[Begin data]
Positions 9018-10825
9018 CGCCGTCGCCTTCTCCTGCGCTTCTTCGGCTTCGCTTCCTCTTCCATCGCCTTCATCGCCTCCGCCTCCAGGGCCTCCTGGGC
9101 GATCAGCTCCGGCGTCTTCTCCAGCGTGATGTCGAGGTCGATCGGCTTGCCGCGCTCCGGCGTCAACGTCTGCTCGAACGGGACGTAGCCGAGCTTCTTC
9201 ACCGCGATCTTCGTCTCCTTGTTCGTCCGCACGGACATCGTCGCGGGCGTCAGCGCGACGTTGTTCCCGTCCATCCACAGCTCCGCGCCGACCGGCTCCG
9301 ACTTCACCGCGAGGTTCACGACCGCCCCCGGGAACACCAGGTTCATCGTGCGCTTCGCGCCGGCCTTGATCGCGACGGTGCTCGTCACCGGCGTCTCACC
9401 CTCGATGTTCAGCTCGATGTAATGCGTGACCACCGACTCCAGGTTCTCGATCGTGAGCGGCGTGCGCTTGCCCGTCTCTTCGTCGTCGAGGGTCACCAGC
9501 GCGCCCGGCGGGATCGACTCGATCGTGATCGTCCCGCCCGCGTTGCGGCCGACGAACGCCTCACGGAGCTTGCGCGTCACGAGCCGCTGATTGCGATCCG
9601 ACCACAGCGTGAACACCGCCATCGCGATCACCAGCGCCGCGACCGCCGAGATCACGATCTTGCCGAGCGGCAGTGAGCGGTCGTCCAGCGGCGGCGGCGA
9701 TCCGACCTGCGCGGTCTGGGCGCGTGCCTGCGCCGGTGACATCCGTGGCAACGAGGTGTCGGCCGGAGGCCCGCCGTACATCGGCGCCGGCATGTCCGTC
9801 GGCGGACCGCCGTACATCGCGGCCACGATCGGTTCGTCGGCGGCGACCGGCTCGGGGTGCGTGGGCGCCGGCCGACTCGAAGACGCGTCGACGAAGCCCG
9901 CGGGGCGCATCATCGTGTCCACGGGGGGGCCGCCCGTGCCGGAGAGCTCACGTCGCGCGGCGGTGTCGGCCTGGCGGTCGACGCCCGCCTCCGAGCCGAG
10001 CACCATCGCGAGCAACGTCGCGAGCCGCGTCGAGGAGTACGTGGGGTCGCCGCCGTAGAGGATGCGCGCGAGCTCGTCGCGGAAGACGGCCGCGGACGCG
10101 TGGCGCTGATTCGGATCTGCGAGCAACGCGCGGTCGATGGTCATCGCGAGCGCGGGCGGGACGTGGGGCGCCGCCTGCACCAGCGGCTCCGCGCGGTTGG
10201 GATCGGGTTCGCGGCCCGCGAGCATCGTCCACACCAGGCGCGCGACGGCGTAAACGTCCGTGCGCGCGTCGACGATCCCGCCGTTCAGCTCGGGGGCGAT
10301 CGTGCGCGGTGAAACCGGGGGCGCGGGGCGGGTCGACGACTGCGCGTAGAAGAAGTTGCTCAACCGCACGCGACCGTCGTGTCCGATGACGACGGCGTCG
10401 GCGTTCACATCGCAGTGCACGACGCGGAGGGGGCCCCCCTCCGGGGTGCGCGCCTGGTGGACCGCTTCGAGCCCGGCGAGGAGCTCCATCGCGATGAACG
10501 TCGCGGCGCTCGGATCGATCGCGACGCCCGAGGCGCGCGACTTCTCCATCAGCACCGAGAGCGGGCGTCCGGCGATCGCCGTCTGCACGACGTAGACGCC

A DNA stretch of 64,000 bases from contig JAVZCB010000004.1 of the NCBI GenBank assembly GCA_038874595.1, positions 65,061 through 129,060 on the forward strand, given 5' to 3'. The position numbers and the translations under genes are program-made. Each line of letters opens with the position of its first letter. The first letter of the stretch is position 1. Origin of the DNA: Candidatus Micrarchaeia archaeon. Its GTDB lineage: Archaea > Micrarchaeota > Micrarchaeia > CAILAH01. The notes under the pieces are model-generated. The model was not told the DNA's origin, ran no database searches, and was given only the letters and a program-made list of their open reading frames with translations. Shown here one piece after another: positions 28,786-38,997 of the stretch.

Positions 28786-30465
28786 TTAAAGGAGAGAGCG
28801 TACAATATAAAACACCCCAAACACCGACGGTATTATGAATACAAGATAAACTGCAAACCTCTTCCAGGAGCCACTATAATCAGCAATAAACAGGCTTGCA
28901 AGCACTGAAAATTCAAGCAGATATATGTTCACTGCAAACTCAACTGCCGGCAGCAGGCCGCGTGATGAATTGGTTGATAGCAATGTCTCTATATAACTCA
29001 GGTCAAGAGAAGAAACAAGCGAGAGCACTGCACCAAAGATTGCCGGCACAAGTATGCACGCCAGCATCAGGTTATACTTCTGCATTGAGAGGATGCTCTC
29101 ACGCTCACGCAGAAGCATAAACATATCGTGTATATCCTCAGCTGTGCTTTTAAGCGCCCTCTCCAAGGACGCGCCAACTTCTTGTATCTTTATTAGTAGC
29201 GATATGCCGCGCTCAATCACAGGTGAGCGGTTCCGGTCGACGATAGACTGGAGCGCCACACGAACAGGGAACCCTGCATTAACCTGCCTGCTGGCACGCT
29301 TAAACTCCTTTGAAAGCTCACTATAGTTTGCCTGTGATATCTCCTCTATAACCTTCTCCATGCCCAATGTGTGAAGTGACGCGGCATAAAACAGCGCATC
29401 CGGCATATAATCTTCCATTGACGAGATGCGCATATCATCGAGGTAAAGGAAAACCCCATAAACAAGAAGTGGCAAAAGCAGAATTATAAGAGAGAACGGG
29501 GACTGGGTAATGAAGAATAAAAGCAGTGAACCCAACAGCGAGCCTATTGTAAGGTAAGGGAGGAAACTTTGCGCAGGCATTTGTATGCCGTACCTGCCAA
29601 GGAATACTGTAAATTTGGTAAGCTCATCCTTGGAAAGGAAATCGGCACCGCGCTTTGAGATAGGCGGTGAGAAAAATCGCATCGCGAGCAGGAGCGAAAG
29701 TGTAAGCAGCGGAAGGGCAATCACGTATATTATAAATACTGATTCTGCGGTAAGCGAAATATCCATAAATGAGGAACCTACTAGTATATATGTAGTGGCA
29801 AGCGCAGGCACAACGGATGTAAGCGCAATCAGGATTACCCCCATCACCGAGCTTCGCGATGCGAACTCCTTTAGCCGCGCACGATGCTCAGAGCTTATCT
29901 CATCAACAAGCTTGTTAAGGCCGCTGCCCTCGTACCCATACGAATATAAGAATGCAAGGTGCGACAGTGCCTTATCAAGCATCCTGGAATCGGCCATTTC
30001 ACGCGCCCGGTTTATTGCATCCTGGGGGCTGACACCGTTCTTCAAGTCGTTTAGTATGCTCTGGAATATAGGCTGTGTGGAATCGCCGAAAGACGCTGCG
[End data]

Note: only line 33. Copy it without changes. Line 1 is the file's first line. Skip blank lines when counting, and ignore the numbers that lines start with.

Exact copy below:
30001 ACGCGCCCGGTTTATTGCATCCTGGGGGCTGACACCGTTCTTCAAGTCGTTTAGTATGCTCTGGAATATAGGCTGTGTGGAATCGCCGAAAGACGCTGCG